A former national team footballer was yesterday found guilty of match-fixing in the Malta vs Norway match five years ago.

Kevin Sammut, who is on Valletta FC’s books, was banned from playing football for 10 years.

Stephen Wellman, who plays for Qormi FC, and Kenneth Scicluna, also on Valletta’s books, were cleared of the same charges because of lack of evidence.

The decision was handed down late yesterday by UEFA, the European football body.

UEFA’s verdict was communicated to the press by the Malta Football Association (MFA), which said that FIFA would be asked to extend Mr Sammut’s 10-year ban “so as to give it a worldwide effect”.

The three players were in the starting line-up of the Euro 2008 qualifier match against Norway, which Malta lost 4-0 in Oslo.

Mr Wellman, at the time a Marsaxlokk player, and Mr Scicluna, who then played for Birkirkara, played the whole 90 minutes while Mr Sammut, who played for Marsaxlokk, was substituted at half-time.

The allegations against the three players first surfaced during the German trial of Croat Mario Cvrtak in May last year.

Mr Cvrtak, the mastermind of what has been described as Europe’s biggest match-fixing scandal, alleged in court that he had met the three players in a hotel before the match. It is unclear how much money the players were paid to throw the game.

Malta had, for most of the match, coped well with the pressure inflicted by the Norwegians but slumped in the closing stages and conceded three late goals.

The Malta-Norway match was one of many other rigged matches in a betting scandal that saw the Croatian ring rake in millions of euros in profit.

The MFA had initiated its own investigations after obtaining the transcript of Mr Cvrtak’s testimony last October.

The football association concluded its probe in March and sent its findings to UEFA’s control and disciplinary board to determine whether enough grounds existed for disciplinary action to be taken.

The MFA had also passed on its investigation to the police but no criminal proceedings have yet been taken.

It is unclear whether the proof is strong enough to stand in a court of law where the accused has to be found guilty beyond reasonable doubt.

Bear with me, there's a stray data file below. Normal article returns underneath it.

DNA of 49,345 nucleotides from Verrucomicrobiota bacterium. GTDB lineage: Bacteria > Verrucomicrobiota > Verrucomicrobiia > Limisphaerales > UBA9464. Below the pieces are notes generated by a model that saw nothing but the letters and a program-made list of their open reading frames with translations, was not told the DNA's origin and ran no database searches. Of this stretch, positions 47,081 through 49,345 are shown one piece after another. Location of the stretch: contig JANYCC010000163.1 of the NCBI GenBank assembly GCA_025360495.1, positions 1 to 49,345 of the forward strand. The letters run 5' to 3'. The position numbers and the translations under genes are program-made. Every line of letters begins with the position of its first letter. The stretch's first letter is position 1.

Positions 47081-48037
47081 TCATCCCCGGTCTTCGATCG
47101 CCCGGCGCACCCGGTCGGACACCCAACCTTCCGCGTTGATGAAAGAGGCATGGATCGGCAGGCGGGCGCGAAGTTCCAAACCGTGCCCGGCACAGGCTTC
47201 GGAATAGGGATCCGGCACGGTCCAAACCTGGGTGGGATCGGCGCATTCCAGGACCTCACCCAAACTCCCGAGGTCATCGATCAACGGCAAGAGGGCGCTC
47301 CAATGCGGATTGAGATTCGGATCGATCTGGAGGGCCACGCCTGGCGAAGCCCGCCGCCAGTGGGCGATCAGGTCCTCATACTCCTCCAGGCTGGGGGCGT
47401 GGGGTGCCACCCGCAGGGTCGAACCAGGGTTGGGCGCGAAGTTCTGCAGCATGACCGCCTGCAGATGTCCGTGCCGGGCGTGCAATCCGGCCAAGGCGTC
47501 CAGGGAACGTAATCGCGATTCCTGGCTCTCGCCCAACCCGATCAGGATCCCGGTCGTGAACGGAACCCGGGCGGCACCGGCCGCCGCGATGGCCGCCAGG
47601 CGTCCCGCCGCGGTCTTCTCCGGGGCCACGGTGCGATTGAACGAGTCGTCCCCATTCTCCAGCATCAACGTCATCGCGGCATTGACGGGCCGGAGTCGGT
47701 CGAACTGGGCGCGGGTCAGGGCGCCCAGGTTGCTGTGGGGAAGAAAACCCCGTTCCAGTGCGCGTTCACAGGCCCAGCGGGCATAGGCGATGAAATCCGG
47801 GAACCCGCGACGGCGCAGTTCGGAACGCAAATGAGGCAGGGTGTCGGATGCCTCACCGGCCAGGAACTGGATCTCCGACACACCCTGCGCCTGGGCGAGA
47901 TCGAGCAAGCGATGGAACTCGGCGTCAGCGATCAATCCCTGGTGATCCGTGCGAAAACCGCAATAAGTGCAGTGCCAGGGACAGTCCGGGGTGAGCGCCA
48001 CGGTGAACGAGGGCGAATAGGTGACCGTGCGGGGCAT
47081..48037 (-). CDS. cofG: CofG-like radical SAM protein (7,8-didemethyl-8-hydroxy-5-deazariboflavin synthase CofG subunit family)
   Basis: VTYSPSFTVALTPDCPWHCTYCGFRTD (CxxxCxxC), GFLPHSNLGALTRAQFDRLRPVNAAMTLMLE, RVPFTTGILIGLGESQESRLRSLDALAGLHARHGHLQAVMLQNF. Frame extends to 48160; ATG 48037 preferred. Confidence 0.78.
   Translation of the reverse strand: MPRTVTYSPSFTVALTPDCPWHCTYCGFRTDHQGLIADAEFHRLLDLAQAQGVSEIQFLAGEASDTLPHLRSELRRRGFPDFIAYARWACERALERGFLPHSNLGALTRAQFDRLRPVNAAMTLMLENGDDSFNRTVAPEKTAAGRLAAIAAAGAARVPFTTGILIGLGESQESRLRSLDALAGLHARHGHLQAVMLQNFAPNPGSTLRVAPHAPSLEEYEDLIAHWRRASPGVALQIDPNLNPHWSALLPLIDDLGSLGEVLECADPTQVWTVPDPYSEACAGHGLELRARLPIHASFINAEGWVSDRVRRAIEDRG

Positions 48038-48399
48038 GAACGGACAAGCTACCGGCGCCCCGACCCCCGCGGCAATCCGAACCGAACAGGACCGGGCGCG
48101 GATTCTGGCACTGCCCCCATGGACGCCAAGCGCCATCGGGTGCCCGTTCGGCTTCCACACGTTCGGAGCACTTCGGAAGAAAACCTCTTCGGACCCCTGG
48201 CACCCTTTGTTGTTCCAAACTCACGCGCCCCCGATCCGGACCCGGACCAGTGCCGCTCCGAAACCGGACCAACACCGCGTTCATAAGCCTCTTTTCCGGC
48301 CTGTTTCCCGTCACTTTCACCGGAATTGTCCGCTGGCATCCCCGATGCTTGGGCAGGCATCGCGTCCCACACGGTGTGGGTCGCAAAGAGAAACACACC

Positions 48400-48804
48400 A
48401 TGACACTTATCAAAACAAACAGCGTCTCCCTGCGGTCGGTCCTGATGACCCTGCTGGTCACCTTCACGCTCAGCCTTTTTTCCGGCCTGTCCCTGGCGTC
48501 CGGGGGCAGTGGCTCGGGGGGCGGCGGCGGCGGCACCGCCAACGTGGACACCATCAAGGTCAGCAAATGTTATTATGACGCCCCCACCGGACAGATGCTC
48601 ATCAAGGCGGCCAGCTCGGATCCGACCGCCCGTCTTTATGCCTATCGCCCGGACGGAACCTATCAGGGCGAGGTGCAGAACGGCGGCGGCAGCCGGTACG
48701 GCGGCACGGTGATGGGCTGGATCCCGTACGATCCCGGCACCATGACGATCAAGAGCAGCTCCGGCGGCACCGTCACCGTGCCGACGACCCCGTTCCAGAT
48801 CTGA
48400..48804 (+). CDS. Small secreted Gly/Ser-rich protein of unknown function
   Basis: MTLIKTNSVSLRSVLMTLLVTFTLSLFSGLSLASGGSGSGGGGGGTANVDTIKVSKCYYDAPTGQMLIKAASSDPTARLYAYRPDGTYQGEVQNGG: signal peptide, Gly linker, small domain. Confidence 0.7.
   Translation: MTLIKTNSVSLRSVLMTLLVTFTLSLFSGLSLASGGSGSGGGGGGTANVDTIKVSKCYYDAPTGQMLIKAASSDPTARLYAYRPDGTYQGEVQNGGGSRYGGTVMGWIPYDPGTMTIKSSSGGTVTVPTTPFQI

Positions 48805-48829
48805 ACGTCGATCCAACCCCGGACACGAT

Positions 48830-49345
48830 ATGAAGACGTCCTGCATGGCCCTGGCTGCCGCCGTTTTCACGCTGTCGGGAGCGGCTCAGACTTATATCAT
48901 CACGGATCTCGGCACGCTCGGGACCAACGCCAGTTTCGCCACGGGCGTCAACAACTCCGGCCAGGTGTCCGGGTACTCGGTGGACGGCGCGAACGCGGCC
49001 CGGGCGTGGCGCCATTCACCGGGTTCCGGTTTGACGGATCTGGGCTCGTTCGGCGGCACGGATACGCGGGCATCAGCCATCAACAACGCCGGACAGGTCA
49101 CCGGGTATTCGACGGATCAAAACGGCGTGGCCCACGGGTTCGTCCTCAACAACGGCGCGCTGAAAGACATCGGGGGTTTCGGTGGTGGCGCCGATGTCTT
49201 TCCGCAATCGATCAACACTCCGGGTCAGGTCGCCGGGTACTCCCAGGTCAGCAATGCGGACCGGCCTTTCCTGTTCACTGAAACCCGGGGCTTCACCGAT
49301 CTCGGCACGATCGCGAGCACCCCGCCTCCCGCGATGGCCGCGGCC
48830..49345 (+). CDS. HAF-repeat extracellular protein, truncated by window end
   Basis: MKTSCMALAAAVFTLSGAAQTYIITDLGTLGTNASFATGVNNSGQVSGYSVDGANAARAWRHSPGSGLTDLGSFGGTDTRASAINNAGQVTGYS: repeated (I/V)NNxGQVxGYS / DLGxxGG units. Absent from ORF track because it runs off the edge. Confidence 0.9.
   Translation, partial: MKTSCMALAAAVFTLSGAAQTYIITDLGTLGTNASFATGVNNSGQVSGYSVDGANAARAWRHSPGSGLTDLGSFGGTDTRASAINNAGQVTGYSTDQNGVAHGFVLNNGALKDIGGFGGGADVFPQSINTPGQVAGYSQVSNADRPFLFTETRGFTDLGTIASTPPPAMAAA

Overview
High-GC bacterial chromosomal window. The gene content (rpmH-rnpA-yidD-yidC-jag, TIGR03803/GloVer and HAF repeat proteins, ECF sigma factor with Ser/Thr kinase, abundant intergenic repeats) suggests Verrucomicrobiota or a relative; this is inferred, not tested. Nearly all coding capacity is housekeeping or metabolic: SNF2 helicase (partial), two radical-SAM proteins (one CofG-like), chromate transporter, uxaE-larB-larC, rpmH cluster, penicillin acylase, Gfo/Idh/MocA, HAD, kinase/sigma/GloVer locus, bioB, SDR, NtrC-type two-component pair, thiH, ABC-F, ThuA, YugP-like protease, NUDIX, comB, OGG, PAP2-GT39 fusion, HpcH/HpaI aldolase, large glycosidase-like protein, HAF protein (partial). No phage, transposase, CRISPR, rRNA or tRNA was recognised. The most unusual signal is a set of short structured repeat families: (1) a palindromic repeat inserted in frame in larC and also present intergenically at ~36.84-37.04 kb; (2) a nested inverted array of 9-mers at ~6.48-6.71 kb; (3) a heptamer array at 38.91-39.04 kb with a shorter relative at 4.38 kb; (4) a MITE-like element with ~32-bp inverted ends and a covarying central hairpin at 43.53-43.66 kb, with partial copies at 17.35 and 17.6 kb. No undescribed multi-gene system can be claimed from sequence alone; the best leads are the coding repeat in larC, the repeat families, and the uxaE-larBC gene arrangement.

Mr Cvrtak yesterday testified at the final UEFA hearing.

The Maltese players and their lawyers were also present but sources said some witnesses produced by the defendants were not allowed to testify.

Time line...

• June 2, 2007

Norway beat Malta 4-0 in a European Championship qualifier at the Ullevaal Stadium, Oslo. For most of the match, Malta held tight but then conceded three goals in the last 17 minutes.

• May 12, 2011

Maltese football is rocked by match-fixing allegations after it emerges that the national team’s Euro 2008 qualifier away to Norway may have been rigged by a notorious Croatian betting syndicate. Malta Football Association (MFA) opens investigation.

• May 13, 2011

Former national team coach Dusan Fitzel says he is shocked at the news that Norway-Malta had been dragged into the match-fixing scandal. He was in charge of the national team for the Euro Championship qualifier in Oslo.

• May 19, 2011

Ring-leaders Ante Sapina and Marijo Cvrtak are sentenced to five-and-a-half years in jail by a court in Bochum for their part in the scandal that spread across all parts of Europe.

• October 2011

The MFA obtain transcripts of the testimony given during the match-fixing trial in Bochum where Marijo Cvrtak alleged that he had bribed four Malta players to throw the Euro 2008 qualifier against Norway.

• January 2012

Malta police say they are unable to find any evidence to incriminate any national team players in their probe. No significant amount of money was deposited in their accounts or those of their families, reports said.

• March 2012

The MFA complete their probe into the alleged match-fixing case but decide to send their findings to UEFA for them to see whether enough grounds exist to take disciplinary actions against those involved.

• April 2012

UEFA have a zero-tolerance stand on match-fixing, especially where players are concerned, the organisation’s president Michel Platini tells reporters during a visit to Malta while fielding a question about the Norway-Malta case.

• May 2012

The UEFA Control and Disciplinary Board postpones the case hearing to its next meeting as investigations are still underway.

• June 2012

UEFA’s disciplinary inspectors file charges against two unnamed Maltese players allegedly involved in the Oslo match, the result of which was manipulated.

• July 2012

MFA reveals a third Maltese player has been charged in connection with match-fixing allegations.

• August 2012

UEFA finds Kevin Sammut guilty of bribery charges in the 2007 Norway-Malta match and is banned for 10 years. Former national team players Stephen Wellman and Kenneth Scicluna are cleared due to lack of evidence.

Additional reporting Jesmond Dalli.

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